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By: Ted Banks

Corporate compliance programs are complex in nature, and they consist of many moving parts. To make sure your business has its ducks in a row, it is a good idea to have a checklist with which you can track the different areas of your business. One thing you will want to have as part of your checklist is information that tracks the changes of your company. As your company grows and evolves, you will be met with new compliance challenges. Tracking the changes of your organization will help you stay on top of new compliance risks.


  1. Structure, Control, and Size

You need to track any significant changes in the structure and control of your organization and adapt your compliance program to these changes. For example, has the size of your business changed? New offices require management that is up to date on compliance risks, and there are geographic compliance considerations as well. Furthermore, any change in the control of your company could mean that you need to change your compliance program so the leaders and various levels of management know how to implement best practices and lead their subordinates.

  1. Evolving Regulations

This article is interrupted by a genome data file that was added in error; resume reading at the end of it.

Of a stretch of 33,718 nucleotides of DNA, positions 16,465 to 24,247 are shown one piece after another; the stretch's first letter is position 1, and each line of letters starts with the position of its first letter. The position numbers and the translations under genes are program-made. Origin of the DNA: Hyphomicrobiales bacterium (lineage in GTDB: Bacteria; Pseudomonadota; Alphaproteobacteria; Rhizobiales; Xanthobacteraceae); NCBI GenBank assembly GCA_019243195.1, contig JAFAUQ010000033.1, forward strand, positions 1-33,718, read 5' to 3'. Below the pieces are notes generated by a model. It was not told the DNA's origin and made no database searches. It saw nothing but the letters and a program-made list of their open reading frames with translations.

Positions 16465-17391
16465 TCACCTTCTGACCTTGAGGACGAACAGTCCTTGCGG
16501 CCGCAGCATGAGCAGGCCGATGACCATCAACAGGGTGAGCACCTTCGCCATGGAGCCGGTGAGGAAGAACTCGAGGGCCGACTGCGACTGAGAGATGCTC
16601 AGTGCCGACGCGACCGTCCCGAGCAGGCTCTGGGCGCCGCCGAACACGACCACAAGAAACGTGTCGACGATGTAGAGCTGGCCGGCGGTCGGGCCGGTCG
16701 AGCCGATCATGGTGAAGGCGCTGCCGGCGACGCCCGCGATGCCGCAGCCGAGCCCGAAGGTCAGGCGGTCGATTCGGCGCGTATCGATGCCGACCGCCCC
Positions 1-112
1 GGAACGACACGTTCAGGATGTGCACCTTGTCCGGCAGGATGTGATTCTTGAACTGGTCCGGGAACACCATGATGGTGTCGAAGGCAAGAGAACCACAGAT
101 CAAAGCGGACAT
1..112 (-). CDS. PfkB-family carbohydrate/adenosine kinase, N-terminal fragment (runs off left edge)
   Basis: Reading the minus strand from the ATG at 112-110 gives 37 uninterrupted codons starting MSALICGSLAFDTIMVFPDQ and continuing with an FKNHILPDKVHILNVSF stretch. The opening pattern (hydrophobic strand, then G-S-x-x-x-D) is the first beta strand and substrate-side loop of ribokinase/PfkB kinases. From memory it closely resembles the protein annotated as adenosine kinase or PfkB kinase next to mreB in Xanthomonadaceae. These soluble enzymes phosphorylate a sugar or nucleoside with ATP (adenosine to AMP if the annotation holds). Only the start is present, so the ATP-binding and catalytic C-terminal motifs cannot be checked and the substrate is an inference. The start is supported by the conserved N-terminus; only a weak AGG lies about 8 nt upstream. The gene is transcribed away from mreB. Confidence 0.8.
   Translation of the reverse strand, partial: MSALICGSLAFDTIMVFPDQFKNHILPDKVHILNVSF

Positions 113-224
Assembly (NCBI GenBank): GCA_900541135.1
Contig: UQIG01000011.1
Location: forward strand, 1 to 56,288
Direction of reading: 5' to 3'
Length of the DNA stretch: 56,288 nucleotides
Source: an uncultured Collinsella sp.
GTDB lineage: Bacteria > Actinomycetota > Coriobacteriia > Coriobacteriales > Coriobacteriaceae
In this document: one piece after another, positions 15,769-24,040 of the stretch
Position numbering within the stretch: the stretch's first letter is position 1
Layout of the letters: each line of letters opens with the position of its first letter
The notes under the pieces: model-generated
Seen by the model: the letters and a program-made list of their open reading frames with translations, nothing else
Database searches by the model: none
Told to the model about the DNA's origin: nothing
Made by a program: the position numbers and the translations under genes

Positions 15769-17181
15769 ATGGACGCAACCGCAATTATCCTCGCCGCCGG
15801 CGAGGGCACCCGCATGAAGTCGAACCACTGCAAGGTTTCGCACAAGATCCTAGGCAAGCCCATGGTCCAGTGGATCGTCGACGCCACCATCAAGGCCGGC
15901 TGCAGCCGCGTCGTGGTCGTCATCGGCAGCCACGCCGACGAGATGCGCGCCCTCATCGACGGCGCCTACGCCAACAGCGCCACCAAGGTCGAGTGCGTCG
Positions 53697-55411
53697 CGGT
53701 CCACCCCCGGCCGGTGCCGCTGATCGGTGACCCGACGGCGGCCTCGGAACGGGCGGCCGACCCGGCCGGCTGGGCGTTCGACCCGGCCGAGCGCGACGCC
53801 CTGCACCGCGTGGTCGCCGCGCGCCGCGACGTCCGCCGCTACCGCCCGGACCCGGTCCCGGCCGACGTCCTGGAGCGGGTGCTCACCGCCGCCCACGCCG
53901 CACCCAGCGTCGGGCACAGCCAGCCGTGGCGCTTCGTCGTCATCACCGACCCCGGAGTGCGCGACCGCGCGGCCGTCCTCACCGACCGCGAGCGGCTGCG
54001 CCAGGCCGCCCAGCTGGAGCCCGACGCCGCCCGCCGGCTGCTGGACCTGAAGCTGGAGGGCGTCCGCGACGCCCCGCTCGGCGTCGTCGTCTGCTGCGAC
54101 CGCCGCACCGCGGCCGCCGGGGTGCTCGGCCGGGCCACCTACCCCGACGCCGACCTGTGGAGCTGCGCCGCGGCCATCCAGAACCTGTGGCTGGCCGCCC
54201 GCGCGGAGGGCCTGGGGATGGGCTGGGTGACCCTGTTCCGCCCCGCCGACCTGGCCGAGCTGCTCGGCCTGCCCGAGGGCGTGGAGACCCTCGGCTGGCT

In addition, you also need to stay current with the latest regulations. These can change rapidly, and you need to address new regulations during each audit of your corporate compliance program. A failure to do so could mean that you are leaving yourself vulnerable to harsh consequences.

  1. Potential Claims and Actual Claims

Your organization must also consider any potential future claims as well as claims that have already been made against your organization. Think about why the claims happened in the first place, create a plan to avoid them in the future, look for ways to improve, and change your corporate compliance policies accordingly.

  1. Be Mindful of Complaints

Whether internal or external, complaints are a valuable tool used to identify areas of weakness. Though external complaints are valuable, internal complaints can shed light on your compliance processes and best practices. Have all your complaints been dealt with accordingly or do you have loose ends to tie up?

  1. Manage Internal and External Compliance Personnel

Has each individual who in some way works for your business been briefed on compliance threats? Your audit staff, stakeholders, and contractors need to be aware how their actions affect your business. Contractors are frequently overlooked because they are external, and you need to make sure that everyone has received appropriate compliance training to effectively mitigate compliance risks.

  1. Training

Your training needs to be up to date, but you also need to check that every employee and contractor has either been trained in the past or has attended your own internal training sessions. Whether you use in person training seminars or digital eLearning training methods, each and every employee needs to be up to speed on the latest threats. Without communicating the latest threats and how to deal with them, your business could be setup for disaster.